Diamond is the hardest known natural material on the Mohs scale of mineral hardness. This has been known since antiquity and is the source of its name. Somewhat related to hardness is another mechanical property: toughness, which is a material’s ability to resist breakage from forceful impact.

Diamond is renowned as a material with superlative physical qualities, most of which originate from the strong covalent bonding between its atoms into an inflexible three-dimensional lattice, protecting it from contamination. Diamond has the highest hardness and thermal conductivity of any bulk material.

Diamond has remarkable optical characteristics. Combined with wide transparency, this results in the clear, colorless appearance of most natural diamonds. Diamond also has relatively high optical dispersion (ability to disperse light of different colors), which results in its characteristic luster.

At the beginning of this thirty year adventure as a CPA entrepreneur, I was sitting in a Continuing Education Seminar and the presenter asked us to do the following: Draw a Triangle at the top of a page; underneath that, draw a Square; underneath that, draw a Rectangle; underneath that, draw a Circle; and, finally, underneath that, draw a Wavy Line.

Then, he asked us to place a Checkmark next to the image which best reflected our personality.

After a brief pause, he continued. The wavy lines are the Free-spirits. The circles are the Friendlies. The rectangles are the Worker-bees. The squares are Upper-management. The triangles are …

In his words: There are a few of you leaning back in your chair, with your arms folded across your chest, thinking, “I could do that. In fact, I could do that better.” They are the innovators, leaders and visionaries.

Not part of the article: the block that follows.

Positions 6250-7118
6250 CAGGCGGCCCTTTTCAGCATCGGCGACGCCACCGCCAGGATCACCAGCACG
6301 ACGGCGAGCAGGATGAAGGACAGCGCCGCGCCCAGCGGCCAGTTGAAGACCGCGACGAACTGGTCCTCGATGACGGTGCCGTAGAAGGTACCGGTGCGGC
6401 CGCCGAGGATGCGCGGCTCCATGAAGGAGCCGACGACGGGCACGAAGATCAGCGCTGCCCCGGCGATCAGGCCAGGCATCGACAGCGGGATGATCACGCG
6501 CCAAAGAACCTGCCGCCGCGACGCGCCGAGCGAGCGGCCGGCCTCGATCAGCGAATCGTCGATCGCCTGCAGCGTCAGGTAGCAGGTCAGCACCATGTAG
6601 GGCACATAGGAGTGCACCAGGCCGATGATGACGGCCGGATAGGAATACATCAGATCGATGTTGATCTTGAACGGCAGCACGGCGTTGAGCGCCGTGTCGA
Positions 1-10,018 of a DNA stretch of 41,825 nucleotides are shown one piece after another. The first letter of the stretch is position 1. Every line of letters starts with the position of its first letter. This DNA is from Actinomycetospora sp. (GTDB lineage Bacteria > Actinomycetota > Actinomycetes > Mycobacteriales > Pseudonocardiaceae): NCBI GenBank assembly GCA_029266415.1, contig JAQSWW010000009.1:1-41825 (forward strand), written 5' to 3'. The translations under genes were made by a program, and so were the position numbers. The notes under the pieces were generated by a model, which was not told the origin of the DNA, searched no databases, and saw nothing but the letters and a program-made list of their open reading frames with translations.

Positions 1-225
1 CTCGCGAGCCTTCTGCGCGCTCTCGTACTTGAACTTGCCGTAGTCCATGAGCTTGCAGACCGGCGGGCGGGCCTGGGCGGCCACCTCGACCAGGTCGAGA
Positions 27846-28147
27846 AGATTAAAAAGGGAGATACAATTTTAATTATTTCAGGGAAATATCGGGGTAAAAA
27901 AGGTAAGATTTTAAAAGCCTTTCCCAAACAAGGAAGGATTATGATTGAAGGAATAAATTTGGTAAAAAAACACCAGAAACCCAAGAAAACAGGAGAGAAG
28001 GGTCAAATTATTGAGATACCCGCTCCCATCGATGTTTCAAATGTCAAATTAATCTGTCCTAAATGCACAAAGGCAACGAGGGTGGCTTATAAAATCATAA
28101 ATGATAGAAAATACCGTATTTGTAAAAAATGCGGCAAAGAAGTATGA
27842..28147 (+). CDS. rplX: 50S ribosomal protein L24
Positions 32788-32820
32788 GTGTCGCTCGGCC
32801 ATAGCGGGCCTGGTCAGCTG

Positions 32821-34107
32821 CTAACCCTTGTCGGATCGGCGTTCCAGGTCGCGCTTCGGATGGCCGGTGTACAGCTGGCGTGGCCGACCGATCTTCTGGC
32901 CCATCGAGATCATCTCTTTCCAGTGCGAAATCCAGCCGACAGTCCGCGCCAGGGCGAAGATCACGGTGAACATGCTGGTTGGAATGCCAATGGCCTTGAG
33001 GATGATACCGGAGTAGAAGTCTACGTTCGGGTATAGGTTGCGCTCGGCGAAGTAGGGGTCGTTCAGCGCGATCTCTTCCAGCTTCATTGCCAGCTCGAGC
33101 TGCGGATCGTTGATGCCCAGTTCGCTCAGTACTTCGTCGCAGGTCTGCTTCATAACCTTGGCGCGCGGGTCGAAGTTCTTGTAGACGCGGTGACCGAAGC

I laughed, because he had just described my posture and read my mind. And, my Checkmark was pointing at the pinnacle of the Triangle.

Do we come hard-wired into this world? Or, is our twig bent, in the formative years, to produce the fruits of our efforts, today? I don’t know.

From the comments of Family and Friends, this is what I do know:

“Kim, you ask so many questions, I’m sure you’re going to grow up to be a Philadelphia lawyer!”

“Kim, your problem is not that you were born poor. Your problem is that you were born with ambition. Many are born poor and stay that way. You want something else.”

“It’s rare to get cowboy poetry from a CPA, so thanks again Kim for making our day. More importantly, congratulations to you for having an open mind, looking for a better way, and contributing to the dignity of our profession by doing the right thing for your customers.”

Average is not a way of thinking, or behaving, for me. I respect and honor the right of others to be a commodity. My frustration will be on display for those who think that I should accept Average as my standard. Never have; never will.

With the belief that each individual is a priceless gem, my choice of stone is the Diamond: proper, unalterable, unbreakable, untamed, hard, tough, inflexibly three-dimensional, thermally conducive, widely transparent, optically dispersible, predictably exhibiting trigons of positive and negative relief.

This is the 100th Blog Post Anniversary Edition of SageTalk ~ Building Dynamic Relationships. What began as a forum for sharing thought has become a journal of adventure. Rough on the outside, rich on the inside; treasure awaits for those souls who will cut and polish the core of these messages.

We all have a unique perspective.

Mine is simply complex.

www.kimfoard.com

A Penny Doubled

A Penny DoubledIf you were offered 1 Million Dollars, today; or, 1 Penny, with the opportunity to double it for 31 days; which would you choose? We all do it; we go for the immediate gratification and forfeit 9 Million Dollars!

Granted, instant wealth is a secret fantasy of us, all. The next best dream entertained is to receive compound interest on a passive investment. Least favorite is to, actually and actively, earn our way to wealth.

Since the odds of winning a lottery are slim to none and interest rates are little better, let’s take a look at the return on smart thinking and hard work. Passive investments hope to earn a percentage on what already is. Active efforts yield bountiful harvests from the whole seed, planted for the benefit of future growth.